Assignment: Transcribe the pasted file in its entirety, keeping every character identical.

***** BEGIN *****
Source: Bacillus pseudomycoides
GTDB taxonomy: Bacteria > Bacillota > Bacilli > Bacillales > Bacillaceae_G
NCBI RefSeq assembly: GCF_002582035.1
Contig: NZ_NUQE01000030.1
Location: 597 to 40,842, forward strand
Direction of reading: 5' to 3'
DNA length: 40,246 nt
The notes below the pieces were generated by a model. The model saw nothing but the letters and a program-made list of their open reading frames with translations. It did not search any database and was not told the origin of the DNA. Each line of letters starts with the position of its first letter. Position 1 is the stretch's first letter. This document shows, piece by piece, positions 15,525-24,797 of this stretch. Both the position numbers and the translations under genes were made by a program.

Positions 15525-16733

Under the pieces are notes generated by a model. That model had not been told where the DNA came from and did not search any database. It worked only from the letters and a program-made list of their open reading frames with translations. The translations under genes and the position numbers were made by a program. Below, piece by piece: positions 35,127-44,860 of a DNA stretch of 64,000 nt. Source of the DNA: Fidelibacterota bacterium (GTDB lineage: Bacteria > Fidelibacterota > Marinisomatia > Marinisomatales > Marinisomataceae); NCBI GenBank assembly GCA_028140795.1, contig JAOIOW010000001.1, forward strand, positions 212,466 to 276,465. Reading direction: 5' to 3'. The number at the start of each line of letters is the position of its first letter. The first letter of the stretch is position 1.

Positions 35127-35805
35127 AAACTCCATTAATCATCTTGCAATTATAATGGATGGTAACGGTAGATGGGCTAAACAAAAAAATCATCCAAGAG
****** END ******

Source: Bacillus pseudomycoides
GTDB taxonomy: Bacteria > Bacillota > Bacilli > Bacillales > Bacillaceae_G
NCBI RefSeq assembly: GCF_002582035.1
Contig: NZ_NUQE01000030.1
Location: 597 to 40,842, forward strand
Direction of reading: 5' to 3'
DNA length: 40,246 nt
The notes below the pieces were generated by a model. The model saw nothing but the letters and a program-made list of their open reading frames with translations. It did not search any database and was not told the origin of the DNA. Each line of letters starts with the position of its first letter. Position 1 is the stretch's first letter. This document shows, piece by piece, positions 15,525-24,797 of this stretch. Both the position numbers and the translations under genes were made by a program.

Positions 15525-16733

Under the pieces are notes generated by a model. That model had not been told where the DNA came from and did not search any database. It worked only from the letters and a program-made list of their open reading frames with translations. The translations under genes and the position numbers were made by a program. Below, piece by piece: positions 35,127-44,860 of a DNA stretch of 64,000 nt. Source of the DNA: Fidelibacterota bacterium (GTDB lineage: Bacteria > Fidelibacterota > Marinisomatia > Marinisomatales > Marinisomataceae); NCBI GenBank assembly GCA_028140795.1, contig JAOIOW010000001.1, forward strand, positions 212,466 to 276,465. Reading direction: 5' to 3'. The number at the start of each line of letters is the position of its first letter. The first letter of the stretch is position 1.

Positions 35127-35805
35127 AAACTCCATTAATCATCTTGCAATTATAATGGATGGTAACGGTAGATGGGCTAAACAAAAAAATCATCCAAGAG